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Bioterror: Anthrax, Influenza, and the Future of Public Health Security
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Bioterror: Anthrax, Influenza, and the Future of Public Health Security

by R. William Johnstone
 

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This book uses the 2001 anthrax attacks as its point of departure for an analysis of the past, present, and future of America's preparedness to deal with major challenges to public health, including bioterrorism and pandemic flu. The study identified the strength and weaknesses of the system while making recommendations for improvements. This allows the U.S. to be

Overview

This book uses the 2001 anthrax attacks as its point of departure for an analysis of the past, present, and future of America's preparedness to deal with major challenges to public health, including bioterrorism and pandemic flu. The study identified the strength and weaknesses of the system while making recommendations for improvements. This allows the U.S. to be better prepared if faced with a larger or different biological threat. This book looks for linkages not only between bioterrorists and pandemic defenses, but also between public health security and the wider field of homeland security. Johnstone highlights some key foundation plans and strategies that are to serve as a basis for public health security. Failure to address these crucial issues not only creates unfounded mandates but also inhibits priority setting, leadership, and accountablity.

Bioterror: Anthrax, Influenza, and the Future of Public Health Security utilizes a large number of sources from within both the public health and public policy communities to document how each sector responded to the anthrax attacks and re-emergent infectious diseases, and how those responses have evolved to the present day, As with other areas of homeland security, sustained progress in public health security is not likely until basic questions about funding priorities and leadership are successfully addressed. In the response to the only mass casualty event in the United States since 2001, Hurricane Katrina, and in various emergency simulation exercises such as TOPOFF series, major performance deficiencies have been observed. This book brings together a variety of sources, the best available evidence on the status of the public health security system at three distinct points: before 2001; during and immediately after the anthrax attacks; and in the period from 2004 to the present.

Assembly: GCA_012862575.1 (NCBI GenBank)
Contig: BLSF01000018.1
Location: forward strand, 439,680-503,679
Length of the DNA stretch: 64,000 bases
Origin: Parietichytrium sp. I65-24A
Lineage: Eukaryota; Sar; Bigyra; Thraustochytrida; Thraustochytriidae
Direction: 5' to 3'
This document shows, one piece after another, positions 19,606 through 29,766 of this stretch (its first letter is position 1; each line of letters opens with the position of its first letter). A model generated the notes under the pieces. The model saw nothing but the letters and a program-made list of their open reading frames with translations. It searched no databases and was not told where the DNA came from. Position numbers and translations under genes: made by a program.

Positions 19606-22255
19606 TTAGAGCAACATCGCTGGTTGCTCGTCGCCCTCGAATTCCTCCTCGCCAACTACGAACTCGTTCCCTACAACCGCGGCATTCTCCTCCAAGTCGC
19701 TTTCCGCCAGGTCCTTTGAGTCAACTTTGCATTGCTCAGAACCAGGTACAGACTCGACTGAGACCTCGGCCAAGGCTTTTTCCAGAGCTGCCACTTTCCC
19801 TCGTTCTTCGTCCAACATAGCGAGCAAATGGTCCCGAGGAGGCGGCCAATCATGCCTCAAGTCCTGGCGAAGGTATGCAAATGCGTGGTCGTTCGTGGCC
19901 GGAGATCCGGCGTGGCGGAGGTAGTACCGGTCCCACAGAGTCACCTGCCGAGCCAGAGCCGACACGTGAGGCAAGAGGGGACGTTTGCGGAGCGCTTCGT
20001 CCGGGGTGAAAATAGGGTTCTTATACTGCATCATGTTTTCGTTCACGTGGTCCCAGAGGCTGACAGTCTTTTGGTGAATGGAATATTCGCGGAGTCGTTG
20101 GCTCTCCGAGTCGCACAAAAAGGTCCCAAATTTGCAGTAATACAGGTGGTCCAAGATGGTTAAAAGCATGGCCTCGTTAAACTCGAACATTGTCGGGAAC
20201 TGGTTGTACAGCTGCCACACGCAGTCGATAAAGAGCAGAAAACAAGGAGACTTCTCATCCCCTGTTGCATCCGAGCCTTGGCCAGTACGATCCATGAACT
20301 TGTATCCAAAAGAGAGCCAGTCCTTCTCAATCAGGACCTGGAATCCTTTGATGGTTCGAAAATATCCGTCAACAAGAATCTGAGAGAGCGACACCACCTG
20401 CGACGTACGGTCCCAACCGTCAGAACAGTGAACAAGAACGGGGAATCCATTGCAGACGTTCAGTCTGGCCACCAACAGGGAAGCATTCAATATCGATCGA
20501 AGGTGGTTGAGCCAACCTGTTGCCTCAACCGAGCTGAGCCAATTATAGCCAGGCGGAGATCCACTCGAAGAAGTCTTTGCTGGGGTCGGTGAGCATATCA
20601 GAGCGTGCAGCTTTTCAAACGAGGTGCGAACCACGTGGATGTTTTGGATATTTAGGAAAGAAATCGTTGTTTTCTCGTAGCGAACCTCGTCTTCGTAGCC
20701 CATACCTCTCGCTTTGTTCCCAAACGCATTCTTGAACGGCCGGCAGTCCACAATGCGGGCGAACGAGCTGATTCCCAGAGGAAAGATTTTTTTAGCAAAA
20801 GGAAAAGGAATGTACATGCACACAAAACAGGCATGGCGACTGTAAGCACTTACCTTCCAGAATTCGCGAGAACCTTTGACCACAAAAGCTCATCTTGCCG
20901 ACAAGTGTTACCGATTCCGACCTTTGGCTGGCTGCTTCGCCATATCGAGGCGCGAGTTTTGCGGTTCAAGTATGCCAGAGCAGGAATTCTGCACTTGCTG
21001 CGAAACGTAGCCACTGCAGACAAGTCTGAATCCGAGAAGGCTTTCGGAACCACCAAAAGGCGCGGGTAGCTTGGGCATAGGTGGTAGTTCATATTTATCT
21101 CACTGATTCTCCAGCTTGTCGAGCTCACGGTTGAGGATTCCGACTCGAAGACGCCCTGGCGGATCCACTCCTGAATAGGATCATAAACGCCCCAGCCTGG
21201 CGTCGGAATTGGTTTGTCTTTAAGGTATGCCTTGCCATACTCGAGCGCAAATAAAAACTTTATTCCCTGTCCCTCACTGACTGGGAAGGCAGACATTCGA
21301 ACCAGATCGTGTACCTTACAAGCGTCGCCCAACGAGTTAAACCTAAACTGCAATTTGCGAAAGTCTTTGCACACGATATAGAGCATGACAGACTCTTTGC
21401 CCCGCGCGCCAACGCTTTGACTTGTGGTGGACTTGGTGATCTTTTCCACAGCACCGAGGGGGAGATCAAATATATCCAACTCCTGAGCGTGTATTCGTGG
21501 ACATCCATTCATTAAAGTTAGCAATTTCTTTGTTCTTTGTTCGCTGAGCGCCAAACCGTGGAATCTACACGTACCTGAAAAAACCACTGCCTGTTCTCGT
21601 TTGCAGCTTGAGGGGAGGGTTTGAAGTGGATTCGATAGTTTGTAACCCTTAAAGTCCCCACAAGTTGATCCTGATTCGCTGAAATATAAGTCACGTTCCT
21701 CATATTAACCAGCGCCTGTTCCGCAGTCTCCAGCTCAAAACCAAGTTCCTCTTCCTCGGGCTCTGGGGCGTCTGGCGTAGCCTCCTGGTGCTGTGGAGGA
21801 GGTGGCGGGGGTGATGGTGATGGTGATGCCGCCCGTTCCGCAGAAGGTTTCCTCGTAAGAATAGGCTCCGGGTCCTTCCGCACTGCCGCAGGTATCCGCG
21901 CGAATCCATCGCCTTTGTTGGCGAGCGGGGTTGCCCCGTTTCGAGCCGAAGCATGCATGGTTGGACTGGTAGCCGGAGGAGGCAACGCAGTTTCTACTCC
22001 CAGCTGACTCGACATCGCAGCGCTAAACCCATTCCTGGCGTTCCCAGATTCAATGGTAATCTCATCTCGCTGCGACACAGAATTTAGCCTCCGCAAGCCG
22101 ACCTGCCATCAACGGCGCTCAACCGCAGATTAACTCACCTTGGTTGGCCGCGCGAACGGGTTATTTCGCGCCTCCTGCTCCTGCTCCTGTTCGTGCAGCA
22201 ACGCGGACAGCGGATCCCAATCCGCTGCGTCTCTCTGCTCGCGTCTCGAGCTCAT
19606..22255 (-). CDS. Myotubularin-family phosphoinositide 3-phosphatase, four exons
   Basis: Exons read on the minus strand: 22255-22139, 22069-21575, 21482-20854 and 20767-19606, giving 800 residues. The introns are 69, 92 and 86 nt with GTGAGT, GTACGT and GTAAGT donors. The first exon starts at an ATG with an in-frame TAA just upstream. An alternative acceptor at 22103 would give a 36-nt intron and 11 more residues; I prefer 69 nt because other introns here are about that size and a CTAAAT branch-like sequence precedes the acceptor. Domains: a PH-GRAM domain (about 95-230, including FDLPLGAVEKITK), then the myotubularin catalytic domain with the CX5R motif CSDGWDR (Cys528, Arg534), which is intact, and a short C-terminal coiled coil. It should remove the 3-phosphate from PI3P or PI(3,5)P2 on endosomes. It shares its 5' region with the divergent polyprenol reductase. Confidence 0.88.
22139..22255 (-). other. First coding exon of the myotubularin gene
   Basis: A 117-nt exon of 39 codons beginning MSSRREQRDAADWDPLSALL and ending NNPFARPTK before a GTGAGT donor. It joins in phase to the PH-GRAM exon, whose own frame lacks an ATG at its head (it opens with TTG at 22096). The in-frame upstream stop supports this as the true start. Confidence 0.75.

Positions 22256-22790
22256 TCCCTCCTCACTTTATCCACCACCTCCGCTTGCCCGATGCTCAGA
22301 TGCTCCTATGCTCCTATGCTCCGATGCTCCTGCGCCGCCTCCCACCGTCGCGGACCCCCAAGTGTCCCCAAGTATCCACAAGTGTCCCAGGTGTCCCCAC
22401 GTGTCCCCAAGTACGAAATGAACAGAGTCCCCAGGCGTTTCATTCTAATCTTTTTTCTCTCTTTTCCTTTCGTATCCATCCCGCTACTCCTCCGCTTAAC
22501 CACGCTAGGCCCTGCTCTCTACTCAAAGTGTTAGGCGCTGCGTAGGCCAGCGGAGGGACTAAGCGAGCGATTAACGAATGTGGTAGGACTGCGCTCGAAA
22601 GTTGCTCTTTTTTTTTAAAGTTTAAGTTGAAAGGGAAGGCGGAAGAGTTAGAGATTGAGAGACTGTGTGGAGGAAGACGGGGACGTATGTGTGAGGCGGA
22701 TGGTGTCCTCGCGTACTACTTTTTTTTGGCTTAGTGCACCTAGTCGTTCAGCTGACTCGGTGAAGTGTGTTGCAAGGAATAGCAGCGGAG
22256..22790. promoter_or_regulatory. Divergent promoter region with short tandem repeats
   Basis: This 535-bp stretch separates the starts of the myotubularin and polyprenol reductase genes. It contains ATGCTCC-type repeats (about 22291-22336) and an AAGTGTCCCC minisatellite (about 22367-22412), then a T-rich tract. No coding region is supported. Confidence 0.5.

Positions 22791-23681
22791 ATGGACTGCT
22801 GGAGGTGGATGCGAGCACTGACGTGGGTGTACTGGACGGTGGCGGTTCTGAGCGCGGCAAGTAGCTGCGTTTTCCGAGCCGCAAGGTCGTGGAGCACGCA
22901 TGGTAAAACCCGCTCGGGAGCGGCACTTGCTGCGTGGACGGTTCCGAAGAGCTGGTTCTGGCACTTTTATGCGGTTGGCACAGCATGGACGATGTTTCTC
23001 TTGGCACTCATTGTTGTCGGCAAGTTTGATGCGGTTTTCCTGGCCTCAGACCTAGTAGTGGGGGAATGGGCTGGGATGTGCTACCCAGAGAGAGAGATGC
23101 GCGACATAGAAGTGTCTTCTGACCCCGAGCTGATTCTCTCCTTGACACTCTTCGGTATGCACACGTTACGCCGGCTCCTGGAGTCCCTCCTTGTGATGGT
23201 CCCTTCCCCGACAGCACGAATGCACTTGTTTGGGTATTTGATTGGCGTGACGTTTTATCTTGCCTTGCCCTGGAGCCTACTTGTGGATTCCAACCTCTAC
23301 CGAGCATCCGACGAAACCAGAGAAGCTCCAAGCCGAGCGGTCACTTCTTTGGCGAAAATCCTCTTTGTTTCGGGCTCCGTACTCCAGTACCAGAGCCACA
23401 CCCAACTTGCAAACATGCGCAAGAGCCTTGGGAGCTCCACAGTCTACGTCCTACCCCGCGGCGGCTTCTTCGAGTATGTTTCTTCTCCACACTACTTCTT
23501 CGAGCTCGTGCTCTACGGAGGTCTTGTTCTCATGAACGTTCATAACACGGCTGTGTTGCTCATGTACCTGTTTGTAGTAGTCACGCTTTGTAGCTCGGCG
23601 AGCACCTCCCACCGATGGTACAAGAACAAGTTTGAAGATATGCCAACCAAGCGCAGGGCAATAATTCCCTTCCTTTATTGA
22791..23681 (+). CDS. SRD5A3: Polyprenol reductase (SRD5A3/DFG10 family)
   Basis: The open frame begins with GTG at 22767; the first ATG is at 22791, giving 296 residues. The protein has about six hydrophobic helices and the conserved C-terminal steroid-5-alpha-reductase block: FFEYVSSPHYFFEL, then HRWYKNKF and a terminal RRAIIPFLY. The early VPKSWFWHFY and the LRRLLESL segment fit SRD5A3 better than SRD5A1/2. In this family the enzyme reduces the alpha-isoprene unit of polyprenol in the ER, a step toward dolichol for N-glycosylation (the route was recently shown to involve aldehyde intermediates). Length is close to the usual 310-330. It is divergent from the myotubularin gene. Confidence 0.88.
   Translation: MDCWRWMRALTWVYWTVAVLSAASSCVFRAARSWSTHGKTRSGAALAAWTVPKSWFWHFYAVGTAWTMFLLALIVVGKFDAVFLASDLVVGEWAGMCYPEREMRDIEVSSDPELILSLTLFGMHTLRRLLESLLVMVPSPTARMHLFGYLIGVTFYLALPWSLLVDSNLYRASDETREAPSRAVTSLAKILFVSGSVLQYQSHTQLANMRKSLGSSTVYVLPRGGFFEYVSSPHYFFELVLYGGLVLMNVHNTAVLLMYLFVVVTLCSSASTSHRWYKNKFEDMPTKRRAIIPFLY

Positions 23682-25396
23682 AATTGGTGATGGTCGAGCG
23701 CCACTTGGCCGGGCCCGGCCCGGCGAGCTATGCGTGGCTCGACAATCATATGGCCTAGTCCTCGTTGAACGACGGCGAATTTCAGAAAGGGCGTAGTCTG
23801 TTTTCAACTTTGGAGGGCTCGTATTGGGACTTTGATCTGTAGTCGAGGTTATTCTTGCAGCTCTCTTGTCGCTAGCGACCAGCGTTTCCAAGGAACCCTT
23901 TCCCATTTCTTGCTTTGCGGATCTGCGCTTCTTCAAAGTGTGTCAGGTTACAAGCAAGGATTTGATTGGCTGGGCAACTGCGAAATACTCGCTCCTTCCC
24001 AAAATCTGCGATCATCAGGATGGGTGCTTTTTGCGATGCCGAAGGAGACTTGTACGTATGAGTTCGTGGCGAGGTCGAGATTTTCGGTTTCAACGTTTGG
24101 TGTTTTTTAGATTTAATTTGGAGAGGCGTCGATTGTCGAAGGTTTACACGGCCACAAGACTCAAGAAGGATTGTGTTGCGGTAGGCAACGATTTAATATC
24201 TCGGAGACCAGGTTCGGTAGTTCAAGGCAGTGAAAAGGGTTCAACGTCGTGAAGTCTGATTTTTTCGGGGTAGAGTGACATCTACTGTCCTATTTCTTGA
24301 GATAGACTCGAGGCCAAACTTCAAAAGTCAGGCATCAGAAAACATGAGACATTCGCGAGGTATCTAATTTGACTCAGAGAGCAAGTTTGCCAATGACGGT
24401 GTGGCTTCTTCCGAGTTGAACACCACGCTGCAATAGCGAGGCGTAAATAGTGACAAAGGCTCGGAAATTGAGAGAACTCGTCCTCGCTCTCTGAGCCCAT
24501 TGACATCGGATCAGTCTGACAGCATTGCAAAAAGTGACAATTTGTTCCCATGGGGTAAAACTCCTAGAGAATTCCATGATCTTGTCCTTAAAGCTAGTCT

Editorial Reviews

From the Publisher
"On or about September 17, 2001, some person or persons mailed a series of anthrax-laden letters to prominent media and political figures. For months a nervous public watched anxiously as health and law enforcement authorities at all levels of the federal system attempted to contain the disease and explain why the citizenry was suddenly vulnerable. Johnstone pierces the cacophony of media and governmental observations about the public health crises that ensued by writing a clear narrative of what happened, and why, during the following five years. Moreover, most of this book demonstrates that the existing public health system was ill prepared to cope with a threat of such scale and scope. The remaining quarter of the book asks 'just how safe are we?' now that both terrorism and global travel can spread disease organisms throughout once isolated and secure human populations. The author concludes that the anthrax crisis has generated some effective policy reforms. However, the evolution and development of new and more lethal germs continue to outpace governmental capacity. Recommended. All readership levels." - Choice

Product Details

ISBN-13:
9780275993269
Publisher:
ABC-CLIO, Incorporated
Publication date:
09/30/2008
Series:
Praeger Security International Series
Edition description:
New Edition
Pages:
232
Product dimensions:
6.30(w) x 9.30(h) x 1.00(d)

Meet the Author

R. WILLIAM JOHNSTONE served on the staff of the 9/11 Commission, after working for over 20 years as a Congressional staff member. He is the author of 9/11 and the Future of Transportation Security. Johnstone is a consultant on homeland and national security matters.

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